The plaintiff in such action is the same American Woolen Company of New York, before referred to, and the action is brought by the same attorneys hereinbefore named as appearing for such company in such prior proceedings, and who are under a restraining order, as stated. The bankrupts resided and had their place of business at Syracuse, in the Northern District of New York, in which district all of the proceedings in bankruptcy have been had, and where the said trustee resides, and where such property was situated and the proceeds are deposited. The plaintiff resides and has its place of business in the city of New York, in the Southern District of New York, and in said Southern District the venue of said action in the state court is laid.
Immediately after being appointed trustee, said Hiscock duly accounted as receiver, and his accounts were duly passed and settled, and he was directed to pay over all moneys and deliver all property held by himself as receiver to himself as trustee. No objection was made to this order, said American Woolen Company of New York being represented in that proceeding by said McGowan & Stolz as its attorneys. Such order has not been vacated, set aside, or appealed from, and its mandates were fully complied with. Owing to necessary delays, such order was not actually made and entered until after the commencement of such suit in the state court.
On this motion it is denied by the American Woolen Company of New York that McGowan & Stolz represented it when the order to sell the goods was made; but however that fact may be, the court is of opinion that the result is the same. It is conceded by said McGowan & Stolz, who represent the American Woolen Company on this motion, that this action in the state court is brought to recover damages for the alleged conversion by said receiver or trustee, as such, of the goods in question. Before considering the legal aspects of the case, it may be well to summarize the facts.
(1) Prior to the filing of the petition in bankruptcy herein, the American Woolen Company of New York sold and delivered the goods in question to J. M. Mertens & Co. on credit.
(2) On the 20th day of August, 1903, a petition in involuntary bankruptcy was filed in this court against said firm or copartnership of J. M. Mertens & Co.
(3) August 20, 1903, Albert K. Hiscock was duly appointed by this court in bankruptcy and in such pending proceeding the receiver of all the property and estate of said J. M. Mertens & Co., and directed to take possession of and hold the same which he did.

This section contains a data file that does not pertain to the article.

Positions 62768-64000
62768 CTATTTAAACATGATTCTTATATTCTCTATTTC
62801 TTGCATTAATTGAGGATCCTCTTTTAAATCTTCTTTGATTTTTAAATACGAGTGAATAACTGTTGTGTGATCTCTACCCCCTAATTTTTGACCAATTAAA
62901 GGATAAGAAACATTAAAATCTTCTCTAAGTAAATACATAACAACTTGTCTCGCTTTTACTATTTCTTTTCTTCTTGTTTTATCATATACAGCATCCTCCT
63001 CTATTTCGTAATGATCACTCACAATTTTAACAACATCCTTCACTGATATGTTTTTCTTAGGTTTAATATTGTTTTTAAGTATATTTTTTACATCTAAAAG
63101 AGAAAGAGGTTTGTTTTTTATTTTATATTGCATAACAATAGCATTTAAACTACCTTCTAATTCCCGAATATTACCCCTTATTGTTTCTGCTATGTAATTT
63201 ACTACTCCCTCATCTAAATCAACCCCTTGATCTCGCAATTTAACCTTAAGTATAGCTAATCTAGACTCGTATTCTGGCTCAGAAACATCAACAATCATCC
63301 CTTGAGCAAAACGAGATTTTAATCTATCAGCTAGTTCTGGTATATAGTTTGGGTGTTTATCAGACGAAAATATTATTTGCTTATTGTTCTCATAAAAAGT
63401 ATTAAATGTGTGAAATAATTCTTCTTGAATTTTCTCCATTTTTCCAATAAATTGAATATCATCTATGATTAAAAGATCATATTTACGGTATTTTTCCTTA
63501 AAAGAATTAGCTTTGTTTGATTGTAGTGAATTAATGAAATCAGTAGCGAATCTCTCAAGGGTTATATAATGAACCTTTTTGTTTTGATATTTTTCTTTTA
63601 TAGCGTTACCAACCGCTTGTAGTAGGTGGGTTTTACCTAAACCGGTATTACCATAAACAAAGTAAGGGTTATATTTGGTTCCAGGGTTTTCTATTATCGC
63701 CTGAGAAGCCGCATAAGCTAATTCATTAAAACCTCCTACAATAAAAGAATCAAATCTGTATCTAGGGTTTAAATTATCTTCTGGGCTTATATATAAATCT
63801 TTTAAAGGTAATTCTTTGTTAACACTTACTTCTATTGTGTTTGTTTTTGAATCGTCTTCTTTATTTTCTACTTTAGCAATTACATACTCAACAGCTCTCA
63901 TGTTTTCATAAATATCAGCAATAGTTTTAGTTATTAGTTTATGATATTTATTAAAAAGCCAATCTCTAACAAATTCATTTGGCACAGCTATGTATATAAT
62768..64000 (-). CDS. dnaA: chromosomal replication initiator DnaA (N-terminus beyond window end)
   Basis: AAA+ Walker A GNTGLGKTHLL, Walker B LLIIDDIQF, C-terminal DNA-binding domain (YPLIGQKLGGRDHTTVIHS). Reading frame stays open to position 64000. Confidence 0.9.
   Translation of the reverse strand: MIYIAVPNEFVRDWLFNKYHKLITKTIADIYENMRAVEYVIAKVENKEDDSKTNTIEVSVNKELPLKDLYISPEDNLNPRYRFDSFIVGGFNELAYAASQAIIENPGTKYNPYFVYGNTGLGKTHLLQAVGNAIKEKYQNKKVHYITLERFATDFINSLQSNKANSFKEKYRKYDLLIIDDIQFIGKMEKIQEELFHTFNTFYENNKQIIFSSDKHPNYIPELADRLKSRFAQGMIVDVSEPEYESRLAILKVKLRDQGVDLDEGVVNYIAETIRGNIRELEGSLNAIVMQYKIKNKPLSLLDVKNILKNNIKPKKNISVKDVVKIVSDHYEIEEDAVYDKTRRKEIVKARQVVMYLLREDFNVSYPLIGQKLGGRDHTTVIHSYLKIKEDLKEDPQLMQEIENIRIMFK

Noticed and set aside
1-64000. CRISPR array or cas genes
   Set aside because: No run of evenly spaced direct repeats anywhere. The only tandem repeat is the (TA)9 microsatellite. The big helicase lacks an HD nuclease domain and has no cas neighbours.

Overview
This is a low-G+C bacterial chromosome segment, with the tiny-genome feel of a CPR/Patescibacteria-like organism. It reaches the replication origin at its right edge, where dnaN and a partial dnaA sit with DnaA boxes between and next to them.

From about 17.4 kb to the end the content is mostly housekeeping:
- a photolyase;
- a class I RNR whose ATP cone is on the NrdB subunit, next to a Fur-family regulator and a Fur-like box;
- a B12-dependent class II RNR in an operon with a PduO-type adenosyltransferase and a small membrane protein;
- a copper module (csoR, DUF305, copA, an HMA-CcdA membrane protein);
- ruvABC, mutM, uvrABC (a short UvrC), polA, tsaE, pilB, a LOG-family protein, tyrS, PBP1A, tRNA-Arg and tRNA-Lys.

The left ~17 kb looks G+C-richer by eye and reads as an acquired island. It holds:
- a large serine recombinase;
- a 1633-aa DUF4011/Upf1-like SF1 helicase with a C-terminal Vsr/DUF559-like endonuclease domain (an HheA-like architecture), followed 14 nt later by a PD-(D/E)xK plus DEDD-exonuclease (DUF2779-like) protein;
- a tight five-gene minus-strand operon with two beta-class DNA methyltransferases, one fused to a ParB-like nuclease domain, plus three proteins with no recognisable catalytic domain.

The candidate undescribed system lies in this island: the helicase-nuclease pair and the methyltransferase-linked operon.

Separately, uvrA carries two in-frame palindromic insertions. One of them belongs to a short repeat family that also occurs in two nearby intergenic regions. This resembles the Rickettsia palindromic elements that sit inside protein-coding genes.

(4) The goods in question were then in the possession of said J. M. Mertens & Co. in their store, commingled with their other goods, and the sale to said company had not been rescinded, and such goods passed into the possession of said officer of this court, duly appointed, and were thenceforth, until sold, in the custody of this court.
(5) On the 31st day of August, 1903, said American Woolen Company of New York gave written notice that it then rescinded the sale of said goods to said J. M. Mertens & Co. on the ground that the contract of sale and the delivery of the goods were procured by fraud, and also demanded the goods, and the proceeds of such as had been sold, and the proceeds of the sale of any thereof thereafter sold by said receiver.
(6) The said receiver did not comply with such demand, or acquiesce in the claims of the woolen company.
(7) The said woolen company then applied to this court in bankruptcy for leave to prosecute an action of replevin for said goods, which motion was denied. Said company also applied to the court for an order directing the said receiver to set apart and hold said goods in question, and not sell same. This application was denied. No appeal was taken from said orders.
(8) Thereafter said Albert K. Hiscock, who was acting as such receiver, was duly appointed trustee in bankruptcy of all the property, etc., of said J. M. Mertens & Co. and of the individual members of said firm, they having been duly adjudicated bankrupts on the 16th day of September, 1903. The possession of said property then passed to the trustee. Subsequently a formal order was made by this court directing the transfer of the possession of such property, including the proceeds of the sale of the property in question.